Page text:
Logistics

Planning Commission favours Cabotage law relaxation for 3 years

V. Sajeev Kumar Kochi | Updated on April 10, 2012 Published on April 10, 2012

Transhipment terminal: A view of cranes at the Vallarpadam International Container Transhipment Terminal.





The Planning Commission has favoured relaxation of Cabotage law for at least three years for exim containers handled at Vallarpadam terminal.

A letter written by the Advisor (Transport) of the Planning Commission to the Shipping Ministry said that the Commission was of the view that the Cabotage policy can be initially relaxed in respect of exim containers for a period of three years after which, a review may by undertaken regarding further relaxation of the policy.

This was conveyed by the Deputy Chairman of the Planning Commission to Prof K.V. Thomas, Union Minister of State for Food and Consumer Affairs.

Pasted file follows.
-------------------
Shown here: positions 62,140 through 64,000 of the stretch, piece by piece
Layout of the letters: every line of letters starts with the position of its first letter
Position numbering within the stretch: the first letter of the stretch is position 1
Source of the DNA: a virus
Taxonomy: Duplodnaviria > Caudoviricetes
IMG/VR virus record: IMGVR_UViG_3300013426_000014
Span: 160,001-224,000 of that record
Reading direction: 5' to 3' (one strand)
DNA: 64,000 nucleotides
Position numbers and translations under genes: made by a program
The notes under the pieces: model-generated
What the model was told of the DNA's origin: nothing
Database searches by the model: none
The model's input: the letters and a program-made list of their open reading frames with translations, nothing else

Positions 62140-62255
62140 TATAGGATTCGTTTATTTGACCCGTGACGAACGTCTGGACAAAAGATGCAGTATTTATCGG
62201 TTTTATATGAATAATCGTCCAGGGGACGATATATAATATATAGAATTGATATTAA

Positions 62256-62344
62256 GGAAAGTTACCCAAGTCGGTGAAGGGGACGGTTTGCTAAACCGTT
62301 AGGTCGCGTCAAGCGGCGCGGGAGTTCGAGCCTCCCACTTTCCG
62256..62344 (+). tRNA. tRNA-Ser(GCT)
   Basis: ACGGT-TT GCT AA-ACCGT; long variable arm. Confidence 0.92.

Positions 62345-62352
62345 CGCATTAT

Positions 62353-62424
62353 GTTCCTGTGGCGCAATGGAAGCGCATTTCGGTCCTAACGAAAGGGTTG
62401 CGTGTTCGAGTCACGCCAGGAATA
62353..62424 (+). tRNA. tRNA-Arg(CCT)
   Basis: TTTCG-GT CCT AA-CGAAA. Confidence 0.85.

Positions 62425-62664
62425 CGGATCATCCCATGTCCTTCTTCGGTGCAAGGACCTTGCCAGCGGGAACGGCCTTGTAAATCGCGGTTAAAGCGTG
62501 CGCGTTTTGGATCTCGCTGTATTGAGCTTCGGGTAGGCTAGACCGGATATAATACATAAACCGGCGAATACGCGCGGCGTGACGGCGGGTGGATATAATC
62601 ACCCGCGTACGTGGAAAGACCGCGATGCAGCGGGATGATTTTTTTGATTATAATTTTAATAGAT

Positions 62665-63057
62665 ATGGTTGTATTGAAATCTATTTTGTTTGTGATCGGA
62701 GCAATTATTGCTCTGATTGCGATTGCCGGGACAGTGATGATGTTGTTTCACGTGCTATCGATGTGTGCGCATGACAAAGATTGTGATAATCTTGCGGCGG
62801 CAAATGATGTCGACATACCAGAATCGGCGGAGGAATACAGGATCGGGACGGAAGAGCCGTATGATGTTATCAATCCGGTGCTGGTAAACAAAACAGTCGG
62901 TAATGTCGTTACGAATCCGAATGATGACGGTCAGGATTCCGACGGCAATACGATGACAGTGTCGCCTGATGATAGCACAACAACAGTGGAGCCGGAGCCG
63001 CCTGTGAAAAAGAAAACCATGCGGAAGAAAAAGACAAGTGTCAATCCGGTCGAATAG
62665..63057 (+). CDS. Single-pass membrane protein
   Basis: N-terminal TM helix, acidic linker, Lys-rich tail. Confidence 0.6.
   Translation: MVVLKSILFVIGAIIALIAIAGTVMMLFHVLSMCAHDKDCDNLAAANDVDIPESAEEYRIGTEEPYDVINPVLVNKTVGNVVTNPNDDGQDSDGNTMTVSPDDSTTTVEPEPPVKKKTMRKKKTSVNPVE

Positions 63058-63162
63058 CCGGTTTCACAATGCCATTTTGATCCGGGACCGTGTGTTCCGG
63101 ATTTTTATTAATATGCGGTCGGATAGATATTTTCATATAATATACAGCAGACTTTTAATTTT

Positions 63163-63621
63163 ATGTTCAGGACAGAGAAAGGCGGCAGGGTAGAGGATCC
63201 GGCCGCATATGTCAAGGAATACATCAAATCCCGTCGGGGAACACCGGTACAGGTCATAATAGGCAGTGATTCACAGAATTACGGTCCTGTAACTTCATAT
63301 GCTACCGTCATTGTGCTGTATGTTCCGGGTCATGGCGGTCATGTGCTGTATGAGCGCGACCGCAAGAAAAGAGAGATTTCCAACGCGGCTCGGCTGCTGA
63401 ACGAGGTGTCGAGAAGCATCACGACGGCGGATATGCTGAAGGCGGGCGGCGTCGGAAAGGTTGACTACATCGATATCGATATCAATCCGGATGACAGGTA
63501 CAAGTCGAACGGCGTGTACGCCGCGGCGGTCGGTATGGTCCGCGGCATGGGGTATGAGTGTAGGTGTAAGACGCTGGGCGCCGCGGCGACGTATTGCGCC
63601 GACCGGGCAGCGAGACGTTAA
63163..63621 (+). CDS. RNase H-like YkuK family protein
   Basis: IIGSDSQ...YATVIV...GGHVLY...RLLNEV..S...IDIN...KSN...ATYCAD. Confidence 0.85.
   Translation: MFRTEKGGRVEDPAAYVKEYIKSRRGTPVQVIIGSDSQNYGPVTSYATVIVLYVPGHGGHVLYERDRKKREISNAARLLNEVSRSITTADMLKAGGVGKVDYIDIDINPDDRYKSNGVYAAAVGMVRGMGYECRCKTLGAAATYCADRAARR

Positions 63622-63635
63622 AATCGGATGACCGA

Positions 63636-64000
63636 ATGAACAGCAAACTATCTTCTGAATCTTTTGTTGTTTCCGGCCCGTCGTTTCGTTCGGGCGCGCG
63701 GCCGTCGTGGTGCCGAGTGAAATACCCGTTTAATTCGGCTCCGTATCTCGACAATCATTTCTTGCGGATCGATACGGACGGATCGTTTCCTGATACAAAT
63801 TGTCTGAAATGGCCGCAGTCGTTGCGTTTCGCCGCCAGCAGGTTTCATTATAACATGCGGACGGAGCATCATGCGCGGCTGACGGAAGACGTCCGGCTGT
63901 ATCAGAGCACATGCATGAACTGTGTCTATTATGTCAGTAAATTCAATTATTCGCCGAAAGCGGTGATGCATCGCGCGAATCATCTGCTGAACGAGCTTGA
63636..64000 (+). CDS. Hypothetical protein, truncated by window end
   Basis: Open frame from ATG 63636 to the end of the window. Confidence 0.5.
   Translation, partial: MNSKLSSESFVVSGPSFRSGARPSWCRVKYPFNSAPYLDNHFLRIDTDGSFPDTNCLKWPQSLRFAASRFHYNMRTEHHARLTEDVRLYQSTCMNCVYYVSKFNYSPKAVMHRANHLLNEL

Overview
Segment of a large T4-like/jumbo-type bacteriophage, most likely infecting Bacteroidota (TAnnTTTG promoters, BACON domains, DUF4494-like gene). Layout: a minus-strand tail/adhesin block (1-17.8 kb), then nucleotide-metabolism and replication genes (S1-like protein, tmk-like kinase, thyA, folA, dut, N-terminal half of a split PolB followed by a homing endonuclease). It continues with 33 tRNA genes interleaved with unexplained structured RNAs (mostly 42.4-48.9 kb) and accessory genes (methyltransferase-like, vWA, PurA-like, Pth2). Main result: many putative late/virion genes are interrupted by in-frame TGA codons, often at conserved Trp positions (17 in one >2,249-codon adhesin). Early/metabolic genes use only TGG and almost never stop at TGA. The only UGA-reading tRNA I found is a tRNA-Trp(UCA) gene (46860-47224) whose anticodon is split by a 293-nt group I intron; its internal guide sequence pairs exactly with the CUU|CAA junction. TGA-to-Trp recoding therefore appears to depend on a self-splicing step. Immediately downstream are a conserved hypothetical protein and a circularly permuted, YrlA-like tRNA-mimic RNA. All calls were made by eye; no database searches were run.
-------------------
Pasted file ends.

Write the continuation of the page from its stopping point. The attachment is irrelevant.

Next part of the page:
Coastal shipping

The Planning Commission also suggested that the Shipping Ministry should come out with a policy for encouraging coastal shipping so that multi-modal transport could be developed and pressure on roads could be reduced.

There has been a growing demand from the shipping community, DP World and the Kochi Port for the relaxation of cabotage law allowing foreign flag carriers to carry cargoes between Indian ports.

The existing Cabotage rules mandated by the Merchant Shipping Act, 1958 stipulate that the movement of containerised cargo between domestic ports should be undertaken only on Indian flag vessels.

Sources in the shipping fraternity pointed out that the Vallarpadam container transhipment terminal could be developed as a transhipment only if the foreign flag vessels are permitted to carry export/import transhipment containers from any of the Indian ports to the ICTT or vice-versa.

The Vallarpadam terminal was developed as the first Indian transhipment port by the government.

The country's container traffic is estimated at more than 70 lakh a year.

Of this, 40 per cent are now transhipped in Colombo, Dubai and Singapore.

Every container transhipped through a foreign port incur additional cost of about Rs10,000, they pointed out. 

sajeevkumar@thehindu.co.in

Published on April 10, 2012
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